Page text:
Recently the fervour in the sports world is a move to change the “midget” level of hockey to a name that does not sound demeaning to short people or those who suffer from dwarfism.
As usual, there are those who rail against a move to be politically correct. They claim that changing the name used in hockey for umpteen years undermines all that is good and right with Canada’s national sport. Except in this case, not only is it a good idea not to insult people with a life-long medical condition, but the change also will simplify the sport for those involved.
I say this because a lot of the names ascribed to sports levels are inane in some cases, silly in others, and frankly confusing.
Take for example Peewee. In hockey, Peewee level players are 11 and 12 years old, but in basketball they are 6 and 7 years old. The novice age group in hockey takes in 7 and 8 year olds, but in many other sports novice means rookie, or a player in their first year of that sport.
In other sports, some of the names sound silly: like mosquito in baseball, or bantam in most sports. A bantam can refer to a small chicken or duck. Bantam is also used as the name of the hockey level for 13 and 14 year olds, but in lacrosse it means players 9 years old or younger.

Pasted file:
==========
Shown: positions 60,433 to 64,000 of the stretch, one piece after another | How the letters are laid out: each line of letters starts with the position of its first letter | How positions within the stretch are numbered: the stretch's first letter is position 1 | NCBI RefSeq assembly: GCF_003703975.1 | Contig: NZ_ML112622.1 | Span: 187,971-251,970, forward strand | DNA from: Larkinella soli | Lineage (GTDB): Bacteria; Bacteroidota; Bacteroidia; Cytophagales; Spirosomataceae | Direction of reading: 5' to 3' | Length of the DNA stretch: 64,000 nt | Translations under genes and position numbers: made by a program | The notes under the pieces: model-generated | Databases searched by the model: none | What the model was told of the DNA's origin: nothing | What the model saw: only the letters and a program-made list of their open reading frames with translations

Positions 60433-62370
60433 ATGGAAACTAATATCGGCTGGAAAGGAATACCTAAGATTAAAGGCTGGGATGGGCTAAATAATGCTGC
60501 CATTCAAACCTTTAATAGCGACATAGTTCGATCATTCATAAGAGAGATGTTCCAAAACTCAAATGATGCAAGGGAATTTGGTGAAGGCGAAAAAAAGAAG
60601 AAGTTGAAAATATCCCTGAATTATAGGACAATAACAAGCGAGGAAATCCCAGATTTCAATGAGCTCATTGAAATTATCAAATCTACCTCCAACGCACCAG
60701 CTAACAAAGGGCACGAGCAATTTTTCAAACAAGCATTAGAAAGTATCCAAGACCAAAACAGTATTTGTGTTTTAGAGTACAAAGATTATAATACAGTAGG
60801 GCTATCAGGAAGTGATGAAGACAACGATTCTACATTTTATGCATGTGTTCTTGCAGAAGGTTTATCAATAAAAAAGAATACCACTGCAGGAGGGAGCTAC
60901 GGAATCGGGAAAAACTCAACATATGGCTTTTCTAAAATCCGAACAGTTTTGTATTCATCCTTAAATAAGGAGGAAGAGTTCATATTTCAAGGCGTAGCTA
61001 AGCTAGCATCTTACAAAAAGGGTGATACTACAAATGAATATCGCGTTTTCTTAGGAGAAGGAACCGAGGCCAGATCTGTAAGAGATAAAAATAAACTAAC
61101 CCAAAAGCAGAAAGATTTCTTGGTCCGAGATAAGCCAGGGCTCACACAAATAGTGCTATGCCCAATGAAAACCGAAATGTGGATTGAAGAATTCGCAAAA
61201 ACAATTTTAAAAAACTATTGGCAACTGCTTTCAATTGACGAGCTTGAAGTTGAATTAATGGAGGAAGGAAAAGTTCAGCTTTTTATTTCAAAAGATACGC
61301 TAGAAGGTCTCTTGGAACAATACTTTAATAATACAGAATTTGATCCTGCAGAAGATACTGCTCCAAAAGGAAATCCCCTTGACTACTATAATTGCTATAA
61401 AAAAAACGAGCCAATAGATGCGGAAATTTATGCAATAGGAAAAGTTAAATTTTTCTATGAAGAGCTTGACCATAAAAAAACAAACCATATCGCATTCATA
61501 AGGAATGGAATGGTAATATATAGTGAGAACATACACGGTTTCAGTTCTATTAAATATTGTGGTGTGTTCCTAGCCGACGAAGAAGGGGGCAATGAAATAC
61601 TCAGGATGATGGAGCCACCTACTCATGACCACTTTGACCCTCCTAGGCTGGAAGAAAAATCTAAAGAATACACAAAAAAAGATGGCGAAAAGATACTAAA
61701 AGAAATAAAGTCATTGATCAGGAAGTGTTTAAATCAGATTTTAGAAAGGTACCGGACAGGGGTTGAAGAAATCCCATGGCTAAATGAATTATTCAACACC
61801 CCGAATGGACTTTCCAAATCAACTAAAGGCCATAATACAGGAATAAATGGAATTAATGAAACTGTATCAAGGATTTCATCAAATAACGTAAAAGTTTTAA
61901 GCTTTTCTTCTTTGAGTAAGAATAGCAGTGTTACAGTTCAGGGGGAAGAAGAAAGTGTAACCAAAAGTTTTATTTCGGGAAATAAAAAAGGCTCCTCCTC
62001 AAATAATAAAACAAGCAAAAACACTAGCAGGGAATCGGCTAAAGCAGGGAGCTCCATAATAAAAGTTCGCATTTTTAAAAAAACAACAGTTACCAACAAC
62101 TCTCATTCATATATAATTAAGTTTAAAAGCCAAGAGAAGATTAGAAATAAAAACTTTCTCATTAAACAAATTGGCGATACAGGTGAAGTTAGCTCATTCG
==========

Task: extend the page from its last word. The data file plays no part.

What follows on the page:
A much simpler naming scheme would be to adopt that of soccer. Players in bantam level would be Under-15, peewee Under-13, etc.
Changing, or at least renaming the midget level of hockey, has already started. The Alberta Little Person Association is pushing Hockey Alberta to drop the term. That association is investigating possibilities. BC Hockey is also considering a name change. USA Hockey, the governing body for hockey dropped the use of “traditional” terms in 2016-17, adopting an age designation system, just as the International Ice Hockey Federation has done for many years.
Adopting an age-based naming system makes sense, and means that old terms won’t offend people further. That’s not a bad thing. It’s making a sport more welcoming to others.